Maternity is certain: A woman always knows that half her genes are present in any child that issues from her body. But paternity is uncertain in the sense that fathers normally have no direct way of knowing whether it was one of their sperms or that of another man which fertilized a particular egg. Of course, life-time monogamy, virginity on marriage, and strict observation of sexual fidelity can lessen the uncertainty of paternity, but in most mammalian species—and in most human societies throughout most of history, not to mention the modern world—these ideals are seldom found. On the contrary, in the modern Western world, estimates of the extent to which a man who believes he is the father of a child is in fact not so vary between 1 and 30 percent (Baker and Bellis 1995; Heyer et al. 1997; Sasse et al. 1994; Wenk et al. 1992). In plants, a grain of pollen could come from practically any other plant within range of the one that it fertilizes, and so here even more than in mammals, complete uncertainty of paternity is the rule. The result is that paternal genes do not have the same vested interest in not exploiting the mother that maternal ones have. A woman’s genes rely entirely on her own body to produce offspring once she is fertilized, so they have an interest in conserving her resources and protecting her future reproductive potential. However, a man can in principle count on the gestational services of as many women as he can successfully inseminate, and unless he is tied to one by lifelong monogamy, can regard his mates’ reproductive potential as much more expendable than his own.
In humans, mainly paternal genes are expressed in the placenta: an organ designed primarily to extract resources for the growth and development of a fetus from its mother. Indeed, an abnormal conceptus with a double set of paternal genes without any genes whatsoever from the mother results in a massive proliferation of the placenta without any associated fetus (Newton 2001). The human placenta is the most invasive of all mammalian placentas and in some cases can perforate the uterus, killing the mother. The fact that anemic mothers have heavier placentas than nonanemic ones despite giving birth to lower-weight babies suggests that the placenta can actively respond to deficits in the mother’s provision of nutrients by becoming larger. Cells originating in the placenta aggressively widen the mother’s arteries that feed it by breaking down their walls and weakening them, so that they sag and distend, thereby increasing blood supply to the cavities that the placenta excavates to receive it. A paternally active gene within the fetus/placenta manipulates the mother’s glucose economy by secreting human placental lactogen, a hormone that reduces the mother’s sensitivity to her own insulin, causing the so-called gestational diabetes. This means that the mother’s blood sugar level stays higher for longer, giving the fetus more time to consume glucose despite the mother’s best efforts to prevent this by escalating her output of insulin. There is also evidence that the fetus heightens maternal blood pressure to decrease blood flow to the mother’s peripheral circulation and to increase it to the placenta. Blood pressure in mothers appears to correlate with birth weight in both directions: Women with lower than normal blood pressure during pregnancy tend to have lighter babies, and those with hypertension probably have heavier ones than they would otherwise. In any event, women with higher blood pressure tend to lose fewer babies than average (Haig 1993).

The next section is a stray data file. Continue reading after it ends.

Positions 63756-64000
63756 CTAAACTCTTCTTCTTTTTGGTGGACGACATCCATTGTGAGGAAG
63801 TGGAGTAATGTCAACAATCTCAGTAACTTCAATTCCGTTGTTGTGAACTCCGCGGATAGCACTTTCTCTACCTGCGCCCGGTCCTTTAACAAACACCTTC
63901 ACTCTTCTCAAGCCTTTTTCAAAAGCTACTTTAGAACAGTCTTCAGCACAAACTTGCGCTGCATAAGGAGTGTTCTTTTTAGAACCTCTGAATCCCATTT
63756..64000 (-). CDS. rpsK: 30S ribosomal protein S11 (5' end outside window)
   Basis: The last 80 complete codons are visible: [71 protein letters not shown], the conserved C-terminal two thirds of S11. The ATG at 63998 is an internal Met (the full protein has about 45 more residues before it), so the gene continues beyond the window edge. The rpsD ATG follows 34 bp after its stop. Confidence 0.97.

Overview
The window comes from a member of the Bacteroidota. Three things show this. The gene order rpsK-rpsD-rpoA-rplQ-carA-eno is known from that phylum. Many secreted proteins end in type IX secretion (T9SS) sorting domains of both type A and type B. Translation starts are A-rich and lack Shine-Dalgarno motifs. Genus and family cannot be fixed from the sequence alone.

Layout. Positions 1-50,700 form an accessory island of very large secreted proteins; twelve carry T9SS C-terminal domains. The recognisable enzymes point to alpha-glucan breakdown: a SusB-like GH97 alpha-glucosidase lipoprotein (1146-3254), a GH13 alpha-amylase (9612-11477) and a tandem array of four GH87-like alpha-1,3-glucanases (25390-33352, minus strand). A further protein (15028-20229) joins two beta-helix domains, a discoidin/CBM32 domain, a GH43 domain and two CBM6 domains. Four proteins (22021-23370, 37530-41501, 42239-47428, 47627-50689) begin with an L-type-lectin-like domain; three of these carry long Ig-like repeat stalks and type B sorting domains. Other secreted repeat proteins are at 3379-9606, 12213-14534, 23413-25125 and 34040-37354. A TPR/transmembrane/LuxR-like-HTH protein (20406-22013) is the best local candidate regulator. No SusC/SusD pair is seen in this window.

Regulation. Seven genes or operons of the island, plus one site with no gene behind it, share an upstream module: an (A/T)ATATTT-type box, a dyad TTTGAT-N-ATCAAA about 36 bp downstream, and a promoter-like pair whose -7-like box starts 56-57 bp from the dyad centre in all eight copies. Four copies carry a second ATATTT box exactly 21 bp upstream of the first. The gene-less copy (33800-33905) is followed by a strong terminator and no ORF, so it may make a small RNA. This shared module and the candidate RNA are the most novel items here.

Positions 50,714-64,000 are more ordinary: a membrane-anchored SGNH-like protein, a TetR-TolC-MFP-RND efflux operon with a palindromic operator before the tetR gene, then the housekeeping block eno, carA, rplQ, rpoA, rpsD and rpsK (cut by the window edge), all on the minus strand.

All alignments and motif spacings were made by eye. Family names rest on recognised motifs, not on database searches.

Furthermore, conflict between maternal and paternal genes can continue after birth. Prader-Willi syndrome affects about 1 in 15,000 births, and is caused by the loss or silencing of paternal genes on chromosome 15 through inheriting both copies of this chromosome from the mother, or losing part of the paternal copy (Nicholls, Saitoh, and Horsthemke 1998). Symptoms include lack of appetite, poor suckling ability, a weak cry, inactivity and sleepiness, high pain threshold, and reduced tendency to vomit (Franke, Kerns, and Giacalone 1995)—all features that, interestingly enough, could be seen as benefiting the mother by making the baby less demanding on her resources (Haig 1997, 2000; Moore and Haig 1991). By contrast to Prader-Willi, in Angelman syndrome only the paternal chromosome 15 is present in its entirety and the critical maternal genes involved in Prader-Willi syndrome are missing (Nicholls et al. 1998). Symptoms include prolonged suckling, hyperactivity, and frequent waking— every mother’s worst fear—and according to the conflict theory not coincidentally associated with paternally expressed genes (Badcock 2000:192–226)!